People are taking Ivermectin as a Deworming Drug for Animals to treat COVID. Here’s why it’s a bad idea.

“Seriously, you’ll. In a viral tweet, the FDA warned that it was time to stop.

Although government agency communications tend to be dry, the US Food and Drug Administration sent a funny tweet that got many people talking.

“You are not a horse. You are not a cow. Seriously. “Stop it,” reads the tweet before linking to a page explaining why people shouldn’t use the animal deworming medication called Ivermectin for COVID-19.

The comments were a wild success. Is this happening? And why? Here are the facts about Ivermectin and all the reasons why you shouldn’t take it if you have COVID-19 or any other serious illness.

What is Ivermectin?

Ivermectin is a tablet approved by the FDA to treat people with intestinal strongyloidiasis and onchocerciasis, two conditions caused by parasitic worms. External parasites such as head lice can be treated with some forms of Ivermectin and skin conditions like rosacea.

Certain types of Ivermectin can be used in animals to treat heartworm disease and certain other parasites. The FDA points out that these are not the same types of Ivermectin as those used in humans and are only safe when prescribed for animals.

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So why is Ivermectin being used to treat COVID-19?

It’s not entirely clear, but it could have something to do with a recent study that described the effect of Ivermectin on SARS-CoV-2, the virus that causes COVID-19, in a lab setting. The study was published in Antiviral Research, June. It found that one treatment of Ivermectin in the lab resulted in a 5,000-fold decrease in SARS-CoV-2 in 48 hours in cell cultures. The researchers concluded that further research is needed to determine if Ivermectin has many benefits for humans.

However, other studies on Ivermectin have been of low quality or concluded that it didn’t affect the duration of illness in mild COVID-19 forms. An analysis of 400 patients was published in JAMA.

Health is told by William Schaffner MD, an infectious disease specialist at Vanderbilt University School of Medicine. He says that rigorous studies have proven that Ivermectin does not work well in treating COVID-19.

Amesh A. Adalja MD, a senior scholar at Johns Hopkins Center for Health Security, says Health, “There is not strong evidence that ivermectin can be beneficial for the treatment COVID.”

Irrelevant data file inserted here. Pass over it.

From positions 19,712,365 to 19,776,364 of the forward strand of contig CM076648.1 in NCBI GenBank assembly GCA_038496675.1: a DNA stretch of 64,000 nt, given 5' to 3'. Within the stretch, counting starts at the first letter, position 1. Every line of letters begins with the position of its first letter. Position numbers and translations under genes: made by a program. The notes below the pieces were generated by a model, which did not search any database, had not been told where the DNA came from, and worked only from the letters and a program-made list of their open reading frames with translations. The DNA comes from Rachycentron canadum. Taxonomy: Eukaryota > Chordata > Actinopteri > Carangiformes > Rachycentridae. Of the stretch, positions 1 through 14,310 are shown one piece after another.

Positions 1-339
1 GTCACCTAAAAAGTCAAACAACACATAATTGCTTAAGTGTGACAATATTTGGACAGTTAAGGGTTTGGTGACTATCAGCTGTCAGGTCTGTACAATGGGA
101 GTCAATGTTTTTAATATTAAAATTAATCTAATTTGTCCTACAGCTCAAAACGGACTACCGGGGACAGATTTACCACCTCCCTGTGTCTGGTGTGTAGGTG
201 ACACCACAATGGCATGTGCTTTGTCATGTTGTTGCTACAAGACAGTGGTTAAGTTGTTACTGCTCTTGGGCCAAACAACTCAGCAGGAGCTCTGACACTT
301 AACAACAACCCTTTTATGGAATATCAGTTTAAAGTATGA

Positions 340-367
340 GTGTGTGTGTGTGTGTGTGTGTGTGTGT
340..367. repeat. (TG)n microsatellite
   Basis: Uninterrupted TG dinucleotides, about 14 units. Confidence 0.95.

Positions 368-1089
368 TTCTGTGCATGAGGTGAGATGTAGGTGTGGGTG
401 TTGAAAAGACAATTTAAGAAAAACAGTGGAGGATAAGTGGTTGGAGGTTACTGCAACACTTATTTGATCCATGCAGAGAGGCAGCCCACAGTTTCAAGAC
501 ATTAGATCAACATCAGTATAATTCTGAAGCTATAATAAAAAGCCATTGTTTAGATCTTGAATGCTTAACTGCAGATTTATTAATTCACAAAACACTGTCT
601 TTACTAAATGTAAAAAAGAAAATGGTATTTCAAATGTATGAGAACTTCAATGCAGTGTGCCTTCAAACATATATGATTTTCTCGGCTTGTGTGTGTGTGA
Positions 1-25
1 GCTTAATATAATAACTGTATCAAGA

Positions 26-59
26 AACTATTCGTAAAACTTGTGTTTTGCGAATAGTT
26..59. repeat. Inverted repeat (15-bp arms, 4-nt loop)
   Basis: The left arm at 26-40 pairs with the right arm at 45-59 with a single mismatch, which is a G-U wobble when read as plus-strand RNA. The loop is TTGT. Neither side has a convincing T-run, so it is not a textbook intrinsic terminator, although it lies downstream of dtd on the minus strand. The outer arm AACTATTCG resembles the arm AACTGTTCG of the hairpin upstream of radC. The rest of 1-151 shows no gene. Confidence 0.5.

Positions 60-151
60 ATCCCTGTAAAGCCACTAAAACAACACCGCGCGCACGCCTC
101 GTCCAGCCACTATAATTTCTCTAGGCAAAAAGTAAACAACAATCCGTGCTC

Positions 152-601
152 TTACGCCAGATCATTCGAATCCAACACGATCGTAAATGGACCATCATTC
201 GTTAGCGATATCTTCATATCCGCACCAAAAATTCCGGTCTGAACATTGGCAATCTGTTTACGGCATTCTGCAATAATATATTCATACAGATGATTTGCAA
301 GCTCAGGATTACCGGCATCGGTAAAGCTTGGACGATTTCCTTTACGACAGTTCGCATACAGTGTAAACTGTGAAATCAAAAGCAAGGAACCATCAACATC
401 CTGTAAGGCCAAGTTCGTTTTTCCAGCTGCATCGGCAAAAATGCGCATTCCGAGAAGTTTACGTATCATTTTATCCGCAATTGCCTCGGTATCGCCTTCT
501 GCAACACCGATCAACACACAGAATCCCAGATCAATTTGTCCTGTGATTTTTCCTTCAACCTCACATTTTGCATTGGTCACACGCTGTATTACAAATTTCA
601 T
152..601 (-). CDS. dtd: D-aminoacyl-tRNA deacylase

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Is it safe for COVID-19 patients to be treated with Ivermectin?

Ivermectin for animals is being sold to people who then use it on their loved ones or themselves. Ivermectin for animals, the FDA says, “should only be given to animals for approved uses or as prescribed by a veterinarian in compliance with the requirements for extra-label drug use.”

Although there are approved uses for Ivermectin in humans, they are different in animals. It would help if you didn’t use approved pills for dogs and vice versa.

The FDA warns that you may experience side effects if you take Ivermectin.

  • Skin rash
  • Nausea
  • Vomiting
  • Diarrhea
  • Stomach pain
  • Lung or facial swelling
  • Dizziness
  • Seizures
  • Confusion
  • A sudden drop in blood pressure
  • Liver injury

Dr. Adalja states that taking Ivermectin without getting vaccinated or delaying medical attention could prove to be dangerous. You could be exposed to a potential drug interaction if you take Ivermectin with another medication, Thomas Russo MD, chief of infectious diseases at the University at Buffalo in New York, tells Health. He says, “There are no data to support it working.” It’s better not to take it.

Dr. Schaffner knows that many people are frustrated by the lack of a good treatment for COVID-19. He says, “It is only natural that we all want to cure COVID.” “People would use a medication that works if it was available. It doesn’t work, which is why people aren’t using it. This is not a unique knowledge that exists.

Do not waste your time on Ivermectin if you suspect or have COVID. Talk to your doctor instead. They can help you determine the best next steps.

This story was accurate at press time. Some data may have changed as COVID-19’s situation continues to change. Health tries to keep its levels up-to-date, but we encourage readers to use the WHO, CDC, and local public health departments as resources to stay updated on news and recommendations.

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